Morgan Meets her True Destiny

Suddenly a black wolf emerges from the trees. Soon, another wolf appears. Morgan and Jimmy hear the sounds of fighting deep in the woods. Finally, all is silent.

When a young Native American man named Jackson appears, Morgan and Jimmy are plunged into solving the mystery surrounding an ancient prophecy that Morgan finds she is bound to. Her destiny is clear. On her seventeenth birthday, Morgan is forced to come to grips with her ancient blood curse as a she-werewolf!

Recommendation:

If you love fantasy and paranormal activity this book has it all. Mysterious ghostly beings, shape-shifters, witchcraft, ancient Native American creatures, including aliens from other planets all coalesce around a story steeped in age-old American history and primeval folklore. I was in fantasy reading heaven!

I am a huge fan of stories about werewolves and this was by far one of the best written and most interesting young adult tales I have read. The writing was sharp and clear with descriptions that you could see and feel.

Be prepared to slip into another world as you are introduced to the Warrior Clan of the Wapicoli, a group of Native American shape-shifters who live under the control of an old warrior and mystical being called Okema. It is then that Morgan learns the Wapicoli have a special connection to wolves. I especially loved the blending of Native American lore and mythology which was liberally sprinkled throughout the novel giving the story a distinct link to the past.

I enjoyed all of the characters and could envision Morgan grappling with the reality of her blood heritage. The little brother Jimmy is a fascinating study of a young boy. Jimmy is in many ways gifted in all the things that Morgan is not. At times, I wondered if he was taking care of his sister instead of the other way around. Morgan is the typical teenage girl who is forced to accept her destiny. I loved the banter between the siblings.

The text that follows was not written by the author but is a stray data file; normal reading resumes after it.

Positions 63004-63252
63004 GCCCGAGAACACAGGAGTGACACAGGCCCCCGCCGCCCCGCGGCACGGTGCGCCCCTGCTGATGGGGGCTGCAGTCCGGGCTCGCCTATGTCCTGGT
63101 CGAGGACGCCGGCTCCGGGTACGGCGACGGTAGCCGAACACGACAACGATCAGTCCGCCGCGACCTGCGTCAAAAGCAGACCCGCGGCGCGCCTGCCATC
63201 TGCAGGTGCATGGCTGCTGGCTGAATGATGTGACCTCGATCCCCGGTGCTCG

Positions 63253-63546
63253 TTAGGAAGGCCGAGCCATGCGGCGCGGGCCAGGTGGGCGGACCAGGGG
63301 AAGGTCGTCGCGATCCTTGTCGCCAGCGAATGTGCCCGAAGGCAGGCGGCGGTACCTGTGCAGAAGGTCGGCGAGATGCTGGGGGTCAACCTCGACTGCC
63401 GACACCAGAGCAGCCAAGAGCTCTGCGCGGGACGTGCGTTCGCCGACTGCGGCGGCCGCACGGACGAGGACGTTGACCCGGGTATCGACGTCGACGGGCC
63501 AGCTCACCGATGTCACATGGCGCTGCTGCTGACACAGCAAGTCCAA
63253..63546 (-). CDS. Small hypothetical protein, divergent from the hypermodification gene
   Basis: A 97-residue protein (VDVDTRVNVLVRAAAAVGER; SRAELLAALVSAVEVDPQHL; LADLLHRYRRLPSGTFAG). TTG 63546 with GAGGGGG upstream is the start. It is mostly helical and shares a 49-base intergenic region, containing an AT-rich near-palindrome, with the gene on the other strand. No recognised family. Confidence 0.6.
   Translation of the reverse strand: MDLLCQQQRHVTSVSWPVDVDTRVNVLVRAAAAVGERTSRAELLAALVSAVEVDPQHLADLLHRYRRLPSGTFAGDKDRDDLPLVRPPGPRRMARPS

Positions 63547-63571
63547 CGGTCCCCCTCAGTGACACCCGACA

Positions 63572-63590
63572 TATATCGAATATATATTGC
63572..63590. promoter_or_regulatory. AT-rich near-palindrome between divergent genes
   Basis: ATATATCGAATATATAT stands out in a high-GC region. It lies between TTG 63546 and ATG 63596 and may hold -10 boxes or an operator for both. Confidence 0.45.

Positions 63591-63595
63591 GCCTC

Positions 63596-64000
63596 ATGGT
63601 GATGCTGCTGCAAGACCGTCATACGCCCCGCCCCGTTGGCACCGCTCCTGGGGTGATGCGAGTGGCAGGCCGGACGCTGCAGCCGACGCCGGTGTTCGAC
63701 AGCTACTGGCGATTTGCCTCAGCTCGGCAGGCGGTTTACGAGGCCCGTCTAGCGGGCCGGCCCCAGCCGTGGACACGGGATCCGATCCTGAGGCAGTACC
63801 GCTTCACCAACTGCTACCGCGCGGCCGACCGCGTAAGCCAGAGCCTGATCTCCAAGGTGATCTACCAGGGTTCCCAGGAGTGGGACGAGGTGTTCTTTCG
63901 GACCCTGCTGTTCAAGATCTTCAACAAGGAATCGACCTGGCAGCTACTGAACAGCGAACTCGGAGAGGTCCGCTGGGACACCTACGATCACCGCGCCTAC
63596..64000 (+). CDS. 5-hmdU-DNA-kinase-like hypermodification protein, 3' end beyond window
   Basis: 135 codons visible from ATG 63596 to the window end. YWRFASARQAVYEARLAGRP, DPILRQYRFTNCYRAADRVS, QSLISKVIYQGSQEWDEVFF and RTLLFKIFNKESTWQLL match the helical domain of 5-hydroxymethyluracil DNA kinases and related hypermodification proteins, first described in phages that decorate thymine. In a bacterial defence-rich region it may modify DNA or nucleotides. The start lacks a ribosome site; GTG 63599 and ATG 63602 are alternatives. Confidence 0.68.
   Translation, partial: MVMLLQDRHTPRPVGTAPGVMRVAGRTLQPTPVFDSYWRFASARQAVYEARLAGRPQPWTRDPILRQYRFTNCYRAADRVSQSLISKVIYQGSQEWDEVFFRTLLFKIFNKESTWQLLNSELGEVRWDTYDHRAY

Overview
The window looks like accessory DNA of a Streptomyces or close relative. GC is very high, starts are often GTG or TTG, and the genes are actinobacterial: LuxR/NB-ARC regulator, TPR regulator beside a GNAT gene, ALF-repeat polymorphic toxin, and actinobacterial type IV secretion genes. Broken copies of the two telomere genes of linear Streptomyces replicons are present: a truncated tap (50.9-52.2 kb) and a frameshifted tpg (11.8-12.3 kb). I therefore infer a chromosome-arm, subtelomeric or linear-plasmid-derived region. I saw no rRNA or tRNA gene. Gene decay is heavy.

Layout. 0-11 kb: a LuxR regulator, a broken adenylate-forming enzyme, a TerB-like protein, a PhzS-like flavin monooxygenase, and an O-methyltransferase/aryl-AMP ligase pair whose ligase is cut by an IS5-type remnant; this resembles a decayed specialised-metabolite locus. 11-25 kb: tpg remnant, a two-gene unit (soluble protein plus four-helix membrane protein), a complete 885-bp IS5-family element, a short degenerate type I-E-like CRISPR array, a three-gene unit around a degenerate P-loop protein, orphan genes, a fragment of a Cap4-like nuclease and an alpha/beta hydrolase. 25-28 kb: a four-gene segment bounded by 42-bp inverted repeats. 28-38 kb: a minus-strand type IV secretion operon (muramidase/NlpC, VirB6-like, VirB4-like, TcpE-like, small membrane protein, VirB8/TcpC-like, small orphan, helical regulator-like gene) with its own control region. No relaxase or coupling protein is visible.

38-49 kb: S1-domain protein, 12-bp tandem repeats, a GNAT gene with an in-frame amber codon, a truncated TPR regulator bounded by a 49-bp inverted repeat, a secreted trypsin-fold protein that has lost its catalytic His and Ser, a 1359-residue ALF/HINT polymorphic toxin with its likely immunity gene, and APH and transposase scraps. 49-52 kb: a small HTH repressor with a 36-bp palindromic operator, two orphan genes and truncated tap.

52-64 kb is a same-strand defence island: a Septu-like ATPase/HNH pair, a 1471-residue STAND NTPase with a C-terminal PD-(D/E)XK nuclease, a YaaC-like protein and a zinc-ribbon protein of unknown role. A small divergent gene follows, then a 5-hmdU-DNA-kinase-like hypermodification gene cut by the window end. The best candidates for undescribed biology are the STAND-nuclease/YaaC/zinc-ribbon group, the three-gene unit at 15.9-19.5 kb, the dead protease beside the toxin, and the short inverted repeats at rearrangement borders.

All in all, this was a page-turner I did not want to end. Beth Trissel weaves her love of history, paranormal activity, and YA fantasy into a storyline that will haunt your thoughts every full moon. From what I could tell, I found a bit of the author between these pages as she shares her knowledge of gardening and her love for animals which she skillfully wove between the pages of this book.

For Beth Trissel, The Hunter’s Moon is the first in her series of YA paranormal suspense thrillers under the subtitle of the “Secret Warrior Series.” The next in the series is called, “Curse of the Moon,” which has a publication date of May 4, 2016. The book is available for pre-order now. It’s not quick enough for me!

Sorry, I have to run! These pre-order copies run out fast! There’s no time to lose!

My Rating:

Character Believability: 5
Flow and Pace: 5
Reader Engagement: 5
Reader Enrichment: 4.5
Reader Enjoyment: 5
Overall Rate: 4.5
out of 5 stars


Meet Beth Trissel:

Married to my high school sweetheart, I live on a farm in the Shenandoah Valley of Virginia surrounded by my children, grandbabies, and assorted animals. An avid gardener, my love of herbs and heirloom plants figures into my work. The rich history of Virginia, the Native Americans and the people who journeyed here from far beyond her borders are at the heart of my inspiration. In addition to American settings, I also write historical and time travel romances set in the British Isles, YA fantasy romance, and nonfiction about gardening, herbal lore, and country life.

From the Author:

“The Secret Warrior Series was inspired by my love of history, fantasy, and fascination with the mountain people and Native Americans.  Living in the Shenandoah Valley of Virginia surrounded by mountains veiled in mist and mystery lends itself well to creating the characters and setting for The Hunter’s Moon, and the stories that will follow as the series unfolds. Some of the characters and creatures are based on lore I’ve learned over the years. Others appeared to me, as characters have a way of doing.  A great deal of research and intuition went into writing The Hunter’s Moon. I hope you will enjoy it and the stories yet to come. Next in the series, Curse of the Moon.”

Her blog is the happening place at https://bethtrissel.wordpress.com/ or her author website at BethTrissel.com

You can find Beth through her Twitter @BethTrissel or on Facebook at Author Beth Trissel.

Thanks for stopping by,